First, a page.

Big changes are in store for southeast Pennsylvania – including Lancaster County - waterfowl hunters this fall.
Concerned by population declines, the U.S. Fish and Wildlife Service has approved reductions in hunting opportunities for mallards and migratory Canada geese for the 2019-20 season.
When it comes to managing migratory waterfowl, the USFWS divides the nation into four major flyways – Atlantic, Mississippi, Central and Pacific.
Pennsylvania is in the Atlantic Flyway, which generally hugs the Atlantic coastline.
The number of mallards that breed and live in the northeast part of the U.S. – including Pennsylvania – have been slowly declining for the past 20 years.
Pennsylvania Game Commission officials have said the breeding mallard population has been cut about in half over that period, while the overall population is down about 20 percent.
The number of mallards Pennsylvania hunters bag each season has dropped about 40 percent over the past 20 years.
During the 2017-18 season – the last for which the Game Commission has data – Pennsylvania hunters shot an estimated 19,400 mallards, which is 54 percent below the 10-year average.
Biologists don’t really know why mallards in the Northeast are declining. But they have a few theories, including a decline in winter feeding sites, decreases in habitat quality and hybridization with game-farm mallards, which makes ducks less hardy.
As scientists hunt for the culprit, their only recourse in trying to stop the numbers decline is to reduce mallard hunting.
In recent years, Atlantic Flyway states were afforded a 60-day duck season, during which hunters could take up to four mallards per day.
Now, biologists say that’s not sustainable, and so the 2019-20 season will still be 60 days long, but the daily mallard bag limit will be two birds.
Within that daily bag, only one bird can be a hen. That’s a change from what was proposed last summer, when USFWS had suggested allowing both birds to be hens.
A halving of the daily mallard limit certainly is going to ruffle some feathers among area waterfowl hunters.
But I think the Canada goose reduction is going to hit harder.
Among all Atlantic Flyway states, Pennsylvania ranks third in total number of goose hunters, trailing only Maryland and North Carolina.
When it comes to managing Canada geese in Pennsylvania, the state is divided into three zones – the Atlantic Population Zone, Resident Population Zone and Southern James Bay Zone.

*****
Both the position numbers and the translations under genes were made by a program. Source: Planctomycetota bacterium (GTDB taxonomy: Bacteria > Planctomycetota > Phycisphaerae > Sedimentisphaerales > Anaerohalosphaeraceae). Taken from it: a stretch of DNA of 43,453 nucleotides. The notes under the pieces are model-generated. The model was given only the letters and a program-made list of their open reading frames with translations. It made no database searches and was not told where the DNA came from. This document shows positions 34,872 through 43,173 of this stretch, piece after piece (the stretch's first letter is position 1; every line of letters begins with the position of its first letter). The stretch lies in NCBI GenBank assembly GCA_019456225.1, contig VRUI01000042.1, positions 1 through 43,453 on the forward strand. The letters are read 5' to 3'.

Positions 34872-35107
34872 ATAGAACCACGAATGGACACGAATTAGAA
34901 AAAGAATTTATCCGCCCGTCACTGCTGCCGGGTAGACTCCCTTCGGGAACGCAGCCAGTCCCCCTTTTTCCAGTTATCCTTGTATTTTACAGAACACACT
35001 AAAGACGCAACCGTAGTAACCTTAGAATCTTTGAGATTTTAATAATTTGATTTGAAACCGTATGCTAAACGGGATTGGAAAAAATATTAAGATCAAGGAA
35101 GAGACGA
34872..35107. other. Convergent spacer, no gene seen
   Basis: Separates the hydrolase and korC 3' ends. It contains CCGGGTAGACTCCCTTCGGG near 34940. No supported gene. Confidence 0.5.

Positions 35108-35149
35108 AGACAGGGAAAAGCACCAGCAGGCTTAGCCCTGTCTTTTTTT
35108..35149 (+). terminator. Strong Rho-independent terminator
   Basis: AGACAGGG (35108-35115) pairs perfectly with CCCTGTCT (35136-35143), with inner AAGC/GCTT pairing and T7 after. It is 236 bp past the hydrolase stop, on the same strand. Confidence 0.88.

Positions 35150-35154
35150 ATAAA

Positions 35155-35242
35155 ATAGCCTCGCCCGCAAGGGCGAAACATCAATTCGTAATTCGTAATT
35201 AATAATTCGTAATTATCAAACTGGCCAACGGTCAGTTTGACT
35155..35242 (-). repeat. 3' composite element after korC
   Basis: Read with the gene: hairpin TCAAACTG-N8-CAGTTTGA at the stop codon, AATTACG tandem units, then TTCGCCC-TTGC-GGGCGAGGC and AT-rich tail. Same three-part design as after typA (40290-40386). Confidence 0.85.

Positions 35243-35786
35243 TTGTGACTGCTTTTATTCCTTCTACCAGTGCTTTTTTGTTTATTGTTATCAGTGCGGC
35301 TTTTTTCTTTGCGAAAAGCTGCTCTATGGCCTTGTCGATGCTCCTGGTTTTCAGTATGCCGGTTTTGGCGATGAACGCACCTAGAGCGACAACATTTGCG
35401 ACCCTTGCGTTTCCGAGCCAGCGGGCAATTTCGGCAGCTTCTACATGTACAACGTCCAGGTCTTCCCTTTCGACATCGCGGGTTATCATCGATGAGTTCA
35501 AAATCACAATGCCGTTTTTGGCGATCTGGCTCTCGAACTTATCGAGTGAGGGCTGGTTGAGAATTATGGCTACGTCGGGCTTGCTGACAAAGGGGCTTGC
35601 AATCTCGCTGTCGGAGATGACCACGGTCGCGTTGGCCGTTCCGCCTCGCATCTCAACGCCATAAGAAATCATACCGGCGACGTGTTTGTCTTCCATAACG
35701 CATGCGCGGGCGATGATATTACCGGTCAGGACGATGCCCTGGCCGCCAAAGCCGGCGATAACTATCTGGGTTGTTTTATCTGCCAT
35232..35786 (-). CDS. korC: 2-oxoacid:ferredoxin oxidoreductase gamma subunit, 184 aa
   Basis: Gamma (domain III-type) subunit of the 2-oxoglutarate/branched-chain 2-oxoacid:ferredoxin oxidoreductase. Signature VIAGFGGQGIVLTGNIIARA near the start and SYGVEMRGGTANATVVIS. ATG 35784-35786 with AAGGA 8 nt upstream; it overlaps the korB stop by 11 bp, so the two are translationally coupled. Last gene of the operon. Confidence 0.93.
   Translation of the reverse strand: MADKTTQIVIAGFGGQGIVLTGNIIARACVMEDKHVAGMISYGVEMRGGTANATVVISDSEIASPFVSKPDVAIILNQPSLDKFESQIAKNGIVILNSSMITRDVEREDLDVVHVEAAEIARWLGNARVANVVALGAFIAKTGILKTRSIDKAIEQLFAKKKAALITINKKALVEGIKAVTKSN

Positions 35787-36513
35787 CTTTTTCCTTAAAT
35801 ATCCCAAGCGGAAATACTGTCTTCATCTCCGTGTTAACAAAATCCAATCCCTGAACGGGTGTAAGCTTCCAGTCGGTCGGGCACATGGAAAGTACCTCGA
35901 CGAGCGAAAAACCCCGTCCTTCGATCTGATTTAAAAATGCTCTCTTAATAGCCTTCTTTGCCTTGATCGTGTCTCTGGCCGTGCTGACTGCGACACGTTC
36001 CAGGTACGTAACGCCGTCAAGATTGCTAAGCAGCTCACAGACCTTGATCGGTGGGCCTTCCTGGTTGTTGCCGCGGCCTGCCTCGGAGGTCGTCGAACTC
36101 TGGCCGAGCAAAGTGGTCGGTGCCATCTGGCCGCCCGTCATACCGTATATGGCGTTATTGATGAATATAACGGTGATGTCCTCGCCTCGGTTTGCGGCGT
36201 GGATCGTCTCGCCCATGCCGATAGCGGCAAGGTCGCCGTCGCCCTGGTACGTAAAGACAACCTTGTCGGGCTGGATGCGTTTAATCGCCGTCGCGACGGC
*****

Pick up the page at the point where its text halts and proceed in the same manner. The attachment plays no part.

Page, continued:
Each zone represents the core area of individual populations of Canadas, although resident Canada geese are found statewide.
The Atlantic Population Zone covers the southeast corner of Pennsylvania, including all of Lancaster County, except for a sliver in the northwest that’s north of Route 30 and west of Route 441.
For the past several years, Pennsylvania hunters in the Atlantic Population Zone have been given 50 days to hunt Canadas. During that period, they could take up to three geese per day.
For the 2019-20 season, the hunting period will be cut to 30 days and the daily bag limit will be two geese. The season is scheduled to run from Nov. 19-29 and Dec. 27-Jan. 18.
(The statewide September goose season that targets resident birds remains unchanged.)
“AP Canada geese experienced a near-total reproductive failure in 2018, due to an extremely late spring on their northern Quebec breeding grounds,” said Jeremy Stempka, the Game Commission’s chief waterfowl biologist.
“The best available data indicate recent harvest levels for these species were not sustainable.”
We will learn in about two months how the 2018-19 waterfowl season went in terms of harvest. That’s when the Game Commission will release the data from the most recent hunting season.
But if it’s anything like the previous year, then hunters already know what a bad season feels like. In 2017-18, Pennsylvania goose hunters bagged an estimated 79,000 Canadas. That was down 49 percent from the 10-year average.
Lancaster County is among the most popular in the state for Canada goose hunting. A lot of hunters spend a lot of time in the field hunting geese in this county, and a reduction of 20 days in hunting time, plus the bag limit cut, are sure to cause some pain.
Sure, the September season isn’t affected by any of the changes, but Game Commission data shows it only accounts for 14 percent of the total annual harvest. The fall and winter seasons provide the other 86 percent.
So local goose hunters who recall the goose-population crash from the 1990s are surely keeping their fingers crossed for favorable breeding conditions up North this year.
All Canada goose hunting outside September was closed for a couple of years in Pennsylvania’s Atlantic Population Zone back in the mid 1990s after biologists became concerned about the low number of Atlantic Population geese and the poor nesting effort among those birds over the course of several years.
Those were not fun years to be a goose hunter.